Back in 2016, Graham had this crazy idea to start teaching Modern Jive in a couple of venues around the Kent & Surrey border, and he persuaded Nathalie to join him on this mad adventure. She partnered him through his dance teaching exams, and then they worked on devising the original Modern Jive programme for Graham's original dance club, Jivebeat.
In May 2017 on one curious night in Sevenoaks, they accidentally began to teach tango. At first it looked as though this was going to be something temporary and that Modern Jive would continue to be the main focus of what they were doing, but it soon became obvious that tango was there to stay.
There are no formal qualifications available in teaching tango, so Graham used what he had learned about how to teach Modern Jive, and began to adapt it to this very different dance style. But however different the dances themselves might appear, the basic idea of understanding how two dancers' bodies can work together in co-operation to create an improvised dance was very much the same. And so they went to as many different classes as they could find and Graham began to formulate his teaching style.
Based on a grounded understanding of movement, balance, and how forces interact with the partners in the dance, Graham's teaching style tries to emphasise the simplicity of the dance whilst exploring what is possible when simplicity meets precision. He makes no claim about being the world's most expert dancer, but instead hopes he can give his students the tools and the understanding of tango to take their dance to places and levels they could never have imagined.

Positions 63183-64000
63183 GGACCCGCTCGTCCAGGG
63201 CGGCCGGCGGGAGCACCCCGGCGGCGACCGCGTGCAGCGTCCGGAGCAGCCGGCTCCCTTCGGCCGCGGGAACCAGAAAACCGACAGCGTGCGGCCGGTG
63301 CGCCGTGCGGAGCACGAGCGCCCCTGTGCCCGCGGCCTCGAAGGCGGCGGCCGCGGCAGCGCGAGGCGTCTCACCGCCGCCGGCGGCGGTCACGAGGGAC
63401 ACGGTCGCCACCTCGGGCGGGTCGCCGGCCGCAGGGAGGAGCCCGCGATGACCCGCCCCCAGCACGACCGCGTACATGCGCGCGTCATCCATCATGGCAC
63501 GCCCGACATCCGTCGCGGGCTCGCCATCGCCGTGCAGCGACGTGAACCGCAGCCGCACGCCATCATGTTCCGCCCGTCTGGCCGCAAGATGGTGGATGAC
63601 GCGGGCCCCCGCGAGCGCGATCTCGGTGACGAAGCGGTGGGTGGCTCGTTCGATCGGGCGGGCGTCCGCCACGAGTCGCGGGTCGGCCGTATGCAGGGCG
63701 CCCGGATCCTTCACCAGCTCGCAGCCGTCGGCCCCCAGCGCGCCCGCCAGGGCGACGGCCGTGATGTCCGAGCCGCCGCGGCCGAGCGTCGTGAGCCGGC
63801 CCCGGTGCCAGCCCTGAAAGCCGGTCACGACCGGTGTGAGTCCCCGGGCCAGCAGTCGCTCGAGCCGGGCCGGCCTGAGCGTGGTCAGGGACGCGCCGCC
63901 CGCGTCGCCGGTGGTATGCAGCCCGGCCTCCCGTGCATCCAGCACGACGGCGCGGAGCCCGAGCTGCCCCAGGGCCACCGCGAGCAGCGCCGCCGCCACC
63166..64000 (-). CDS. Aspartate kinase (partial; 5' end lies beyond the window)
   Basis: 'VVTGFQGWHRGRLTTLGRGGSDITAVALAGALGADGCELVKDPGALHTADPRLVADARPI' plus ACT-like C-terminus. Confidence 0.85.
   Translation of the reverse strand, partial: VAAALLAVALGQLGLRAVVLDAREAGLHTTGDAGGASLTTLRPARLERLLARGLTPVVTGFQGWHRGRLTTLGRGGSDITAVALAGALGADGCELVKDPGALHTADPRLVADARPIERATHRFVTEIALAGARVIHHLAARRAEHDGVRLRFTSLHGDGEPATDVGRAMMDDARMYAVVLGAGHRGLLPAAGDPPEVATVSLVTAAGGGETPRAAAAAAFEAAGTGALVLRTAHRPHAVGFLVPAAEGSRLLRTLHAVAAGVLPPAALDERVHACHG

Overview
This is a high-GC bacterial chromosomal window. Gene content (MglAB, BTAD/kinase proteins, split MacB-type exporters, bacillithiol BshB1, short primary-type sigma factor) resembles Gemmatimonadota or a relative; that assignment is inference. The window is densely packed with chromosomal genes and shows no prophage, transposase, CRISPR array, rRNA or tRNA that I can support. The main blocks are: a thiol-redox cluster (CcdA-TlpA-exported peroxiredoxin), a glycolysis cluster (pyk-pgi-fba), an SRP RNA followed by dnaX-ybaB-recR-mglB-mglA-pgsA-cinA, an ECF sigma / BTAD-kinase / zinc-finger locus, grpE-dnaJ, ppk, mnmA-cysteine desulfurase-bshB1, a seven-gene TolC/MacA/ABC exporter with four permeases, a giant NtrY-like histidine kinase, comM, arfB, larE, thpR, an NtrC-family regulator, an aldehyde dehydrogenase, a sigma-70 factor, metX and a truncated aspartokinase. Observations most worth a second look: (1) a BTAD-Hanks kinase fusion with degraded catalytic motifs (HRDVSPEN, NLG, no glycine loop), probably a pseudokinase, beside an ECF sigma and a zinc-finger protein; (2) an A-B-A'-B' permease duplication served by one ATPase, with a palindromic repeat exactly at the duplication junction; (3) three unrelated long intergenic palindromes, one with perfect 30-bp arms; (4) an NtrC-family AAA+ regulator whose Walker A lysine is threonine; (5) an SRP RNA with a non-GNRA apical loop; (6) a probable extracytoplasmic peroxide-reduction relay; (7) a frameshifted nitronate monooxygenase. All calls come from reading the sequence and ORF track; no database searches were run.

From this was born Tangosynthesis, and the idea that just as plants can grow strong through the power of photosynthesis, so we can grow through tango.
From the start of their respective tango journeys, Graham and Nathalie both knew that tango was a dance that needed to be experienced against a backdrop of as many different kinds of music as possible. It may have started in South America with the bandoneon and violin orchestras of the age, but that was only the root of its evolution and could not be where it stops. A lot of modern music from blues to pop has a tango-suitable rhythm, so where music is concerned they soon decided that there are no rules.
This belief in the inherent flexibility of tango extends to the dance itself, and so although they continue to take every opportunity to learn from the best in the traditional tango world, they are not averse to trying new things in tango or merging it with other styles.
Graham has also trained with Parkinson's UK with regard to teaching dance to people with Parkinson's. Dance, and especially Argentine Tango, has been proven to have significant and beneficial effects for people with the condition, and he is actively looking for Parkinson's groups to work with.
When not teaching dance, Graham is an engineer who designs and repairs things, an electrician, a programmer and designer of websites and other graphic-intensive subjects (including this website), he writes books (crime and sci-fi so far) and occasionally hosts writing workshops and gives lectures at literary festivals, and is a photographer of events, landscapes, and various art projects.